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Any Exercise Benefits Kids' Heart Health: Study
Date:2/14/2012

By Steven Reinberg
HealthDay Reporter

TUESDAY, Feb. 14 (HealthDay News) -- Even if kids spend the rest of their time sitting around, an hour of any physical activity a day will benefit their heart health, English researchers report.

Their study found that children and teens who got more moderate to vigorous physical exercise daily than their peers had better cholesterol levels, blood pressure and weight, which are important for long-term health.

"Parents, schools and institutions should facilitate and promote physical activity of at least moderate intensity in all children and be less concerned about the total amount of time spent sedentary, at least in relation to these cardiovascular risk factors," said study author Ulf Ekelund, group leader of the Physical Activity Epidemiology Program at the Institute of Metabolic Science in Cambridge, England.

"We demonstrated that higher levels of physical activity of at least moderate intensity -- equal to brisk walking -- are associated with [improving] many cardiovascular disease risk factors, regardless of the amount of time these children spent sedentary," he said.

For example, those children who belonged to the most active group had a smaller waist than those in the least active group, he said.

"In adults, this difference is associated with an about 15 percent increased relative risk of premature death," Ekelund said.

The type of activity is not important as long as the intensity is at least equal to brisk walking, Ekelund said. Possibilities include outdoor play, bicycling, dancing, aerobics, walking and playing team sports.

However, the positive benefits of exercise don't necessarily counteract the harmful effects of a couch-potato lifestyle, he said. "There may be specific sedentary behaviors, such as TV viewing, that impose health risks as TV viewing is linked to other unhealthy behaviors [such as snacking]. Therefore, limiting TV time is still important for children's health and well-being," Ekelund said.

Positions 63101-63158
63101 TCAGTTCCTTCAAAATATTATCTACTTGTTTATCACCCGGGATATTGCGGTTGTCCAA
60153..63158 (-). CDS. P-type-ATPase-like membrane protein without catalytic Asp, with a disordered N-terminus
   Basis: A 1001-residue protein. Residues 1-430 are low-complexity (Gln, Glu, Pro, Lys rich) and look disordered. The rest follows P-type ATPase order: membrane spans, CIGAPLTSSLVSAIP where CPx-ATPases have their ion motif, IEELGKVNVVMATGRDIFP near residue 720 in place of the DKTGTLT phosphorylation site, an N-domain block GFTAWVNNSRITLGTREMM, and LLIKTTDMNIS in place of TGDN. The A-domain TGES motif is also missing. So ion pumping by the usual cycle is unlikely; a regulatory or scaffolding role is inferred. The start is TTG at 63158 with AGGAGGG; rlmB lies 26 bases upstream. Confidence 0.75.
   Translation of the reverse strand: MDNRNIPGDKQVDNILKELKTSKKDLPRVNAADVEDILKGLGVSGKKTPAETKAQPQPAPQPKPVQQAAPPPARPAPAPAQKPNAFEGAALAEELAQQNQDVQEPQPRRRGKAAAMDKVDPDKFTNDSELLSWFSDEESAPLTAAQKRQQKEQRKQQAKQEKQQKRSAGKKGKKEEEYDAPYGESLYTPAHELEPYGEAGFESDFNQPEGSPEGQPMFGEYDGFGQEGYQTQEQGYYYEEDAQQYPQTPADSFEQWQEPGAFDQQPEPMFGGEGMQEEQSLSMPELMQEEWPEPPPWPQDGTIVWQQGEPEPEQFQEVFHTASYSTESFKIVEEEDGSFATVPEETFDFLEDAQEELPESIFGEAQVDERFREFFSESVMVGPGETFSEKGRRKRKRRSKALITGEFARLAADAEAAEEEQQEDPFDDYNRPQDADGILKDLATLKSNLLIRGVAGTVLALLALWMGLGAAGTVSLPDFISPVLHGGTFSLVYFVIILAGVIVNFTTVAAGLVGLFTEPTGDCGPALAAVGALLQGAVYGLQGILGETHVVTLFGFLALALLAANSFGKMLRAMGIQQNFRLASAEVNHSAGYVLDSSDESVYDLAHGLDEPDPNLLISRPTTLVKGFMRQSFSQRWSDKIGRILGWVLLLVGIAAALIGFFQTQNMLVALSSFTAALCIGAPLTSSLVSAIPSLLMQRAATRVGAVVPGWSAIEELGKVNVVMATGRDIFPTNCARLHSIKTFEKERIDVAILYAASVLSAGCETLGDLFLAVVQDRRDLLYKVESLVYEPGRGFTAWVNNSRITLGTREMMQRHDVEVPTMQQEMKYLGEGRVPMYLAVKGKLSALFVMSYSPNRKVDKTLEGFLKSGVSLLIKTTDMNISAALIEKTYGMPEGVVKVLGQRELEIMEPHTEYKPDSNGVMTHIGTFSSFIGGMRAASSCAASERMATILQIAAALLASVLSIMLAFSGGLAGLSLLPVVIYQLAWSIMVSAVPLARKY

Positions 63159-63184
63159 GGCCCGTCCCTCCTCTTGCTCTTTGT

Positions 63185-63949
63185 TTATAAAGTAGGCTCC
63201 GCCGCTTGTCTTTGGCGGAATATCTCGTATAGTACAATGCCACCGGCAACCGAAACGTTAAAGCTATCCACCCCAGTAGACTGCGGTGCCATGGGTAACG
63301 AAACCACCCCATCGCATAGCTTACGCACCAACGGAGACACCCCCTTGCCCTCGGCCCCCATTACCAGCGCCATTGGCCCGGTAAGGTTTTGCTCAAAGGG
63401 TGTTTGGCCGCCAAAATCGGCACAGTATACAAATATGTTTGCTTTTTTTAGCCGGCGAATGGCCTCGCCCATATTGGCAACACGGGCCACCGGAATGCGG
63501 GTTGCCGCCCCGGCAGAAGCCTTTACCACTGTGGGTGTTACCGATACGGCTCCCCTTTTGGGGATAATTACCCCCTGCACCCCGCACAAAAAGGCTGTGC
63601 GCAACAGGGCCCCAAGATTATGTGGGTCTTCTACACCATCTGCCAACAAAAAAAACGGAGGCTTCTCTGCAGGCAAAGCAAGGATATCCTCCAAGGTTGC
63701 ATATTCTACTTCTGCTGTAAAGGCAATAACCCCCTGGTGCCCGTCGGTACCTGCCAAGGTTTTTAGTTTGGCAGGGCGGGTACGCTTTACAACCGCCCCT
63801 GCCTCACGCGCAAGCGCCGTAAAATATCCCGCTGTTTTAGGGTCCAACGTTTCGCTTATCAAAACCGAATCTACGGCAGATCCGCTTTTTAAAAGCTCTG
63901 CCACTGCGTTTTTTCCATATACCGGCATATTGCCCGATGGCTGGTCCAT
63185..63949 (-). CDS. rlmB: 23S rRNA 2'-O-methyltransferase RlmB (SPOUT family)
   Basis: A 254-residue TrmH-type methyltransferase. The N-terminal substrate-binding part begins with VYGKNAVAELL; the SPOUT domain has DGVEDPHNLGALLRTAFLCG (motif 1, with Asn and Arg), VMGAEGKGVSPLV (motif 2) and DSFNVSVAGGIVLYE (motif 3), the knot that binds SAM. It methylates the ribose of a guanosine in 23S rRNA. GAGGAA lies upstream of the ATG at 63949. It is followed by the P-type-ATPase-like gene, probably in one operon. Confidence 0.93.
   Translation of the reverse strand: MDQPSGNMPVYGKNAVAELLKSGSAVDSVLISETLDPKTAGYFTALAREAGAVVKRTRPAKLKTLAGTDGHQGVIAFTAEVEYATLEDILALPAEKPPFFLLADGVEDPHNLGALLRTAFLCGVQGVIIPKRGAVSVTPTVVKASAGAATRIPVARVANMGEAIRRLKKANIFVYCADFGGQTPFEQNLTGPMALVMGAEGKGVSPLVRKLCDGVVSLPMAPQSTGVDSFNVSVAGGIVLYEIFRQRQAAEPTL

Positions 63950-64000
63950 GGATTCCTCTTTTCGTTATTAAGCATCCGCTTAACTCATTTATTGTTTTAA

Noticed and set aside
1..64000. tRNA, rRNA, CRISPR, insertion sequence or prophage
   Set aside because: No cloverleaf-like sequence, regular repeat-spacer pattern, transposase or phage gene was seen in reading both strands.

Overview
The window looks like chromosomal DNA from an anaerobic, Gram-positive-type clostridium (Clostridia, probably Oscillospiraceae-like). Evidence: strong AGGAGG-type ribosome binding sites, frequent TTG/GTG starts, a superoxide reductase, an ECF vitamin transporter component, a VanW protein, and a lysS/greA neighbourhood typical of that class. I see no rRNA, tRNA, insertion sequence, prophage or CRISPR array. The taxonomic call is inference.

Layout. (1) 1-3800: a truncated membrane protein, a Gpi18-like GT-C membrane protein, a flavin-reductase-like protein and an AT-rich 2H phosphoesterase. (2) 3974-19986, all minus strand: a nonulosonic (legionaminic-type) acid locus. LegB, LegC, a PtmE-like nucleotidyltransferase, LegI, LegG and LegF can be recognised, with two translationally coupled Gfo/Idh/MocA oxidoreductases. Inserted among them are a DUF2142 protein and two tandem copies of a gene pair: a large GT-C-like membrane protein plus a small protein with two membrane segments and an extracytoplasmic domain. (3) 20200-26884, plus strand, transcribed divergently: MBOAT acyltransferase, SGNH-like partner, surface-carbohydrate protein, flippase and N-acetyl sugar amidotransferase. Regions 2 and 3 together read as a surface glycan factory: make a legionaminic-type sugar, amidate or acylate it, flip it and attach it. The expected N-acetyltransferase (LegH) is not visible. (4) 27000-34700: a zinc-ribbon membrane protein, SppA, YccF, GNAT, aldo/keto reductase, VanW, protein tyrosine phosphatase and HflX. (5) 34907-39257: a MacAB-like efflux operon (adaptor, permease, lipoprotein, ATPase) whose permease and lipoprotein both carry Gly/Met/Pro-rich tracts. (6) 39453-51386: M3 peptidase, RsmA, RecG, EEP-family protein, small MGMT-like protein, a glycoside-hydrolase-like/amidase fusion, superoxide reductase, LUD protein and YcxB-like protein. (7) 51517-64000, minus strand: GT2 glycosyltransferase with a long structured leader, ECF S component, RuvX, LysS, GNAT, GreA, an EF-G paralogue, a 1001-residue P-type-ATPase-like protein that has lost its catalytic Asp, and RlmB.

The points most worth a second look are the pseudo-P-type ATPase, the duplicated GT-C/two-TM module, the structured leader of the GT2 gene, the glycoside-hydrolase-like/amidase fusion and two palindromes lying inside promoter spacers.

The report was published in the Feb. 15 issue of the Journal of the American Medical Association.

For the study, the researchers pooled information from 14 studies involving more than 20,000 children, aged 4 to 18, obtained from an international children's database. A motion sensor measured total activity and time spent sedentary and in moderate and vigorous intensity activity. The actual activities they engaged in were not recorded.

Overall, three-quarters of the children were of normal weight, 18 percent were overweight and 7 percent were obese. They spent an average of 30 minutes per day in some form of moderate to vigorous exercise and 354 minutes a day -- or nearly six hours -- sedentary.

Boys and girls who exercised more than 35 minutes a day had lower blood pressure, lower cholesterol, lower blood sugar, lower triglycerides and were thinner than children who exercised less than 18 minutes a day, Ekelund's group noted.

Average waist size differed by more than two inches between the most active and least active children and teens. And those with the largest waist size at the study's start were the least active at two years' follow-up.

Samantha Heller, an exercise physiologist and clinical nutrition coordinator of the Center for Cancer Care at Griffin Hospital in Derby, Conn., said that "there is absolutely no reason for our children to be fat, sedentary and at risk for cardiovascular disease."

"Exercise, in whatever form it takes, is fantastic for children and teens -- and adults," she said.

Even children who are not cut out for competitive sports, have the innate need to be physically active, Heller said.

"Parents and caregivers need to limit tech time -- computers, iPads, texting, TV -- and let kids be kids, running around playing," she said.

Grown-ups must get involved too, Heller said. "They can jump rope, play tag and throw the Frisbee with the children. Kids will do better in school, develop social skills, enhance coordination, [and] be happier and healthier for it."

More information

For more on kids and exercise, visit the Nemours Foundation.

SOURCES: Ulf Ekelund, Ph.D., Group Leader, Physical Activity Epidemiology Program, Institute of Metabolic Science, Cambridge, U.K.; Samantha Heller, M.S., R.D., dietitian, nutritionist, exercise physiologist and clinical nutrition coordinator, Center for Cancer Care, Griffin Hospital, Derby, Conn.; Feb. 15, 2012, Journal of the American Medical Association


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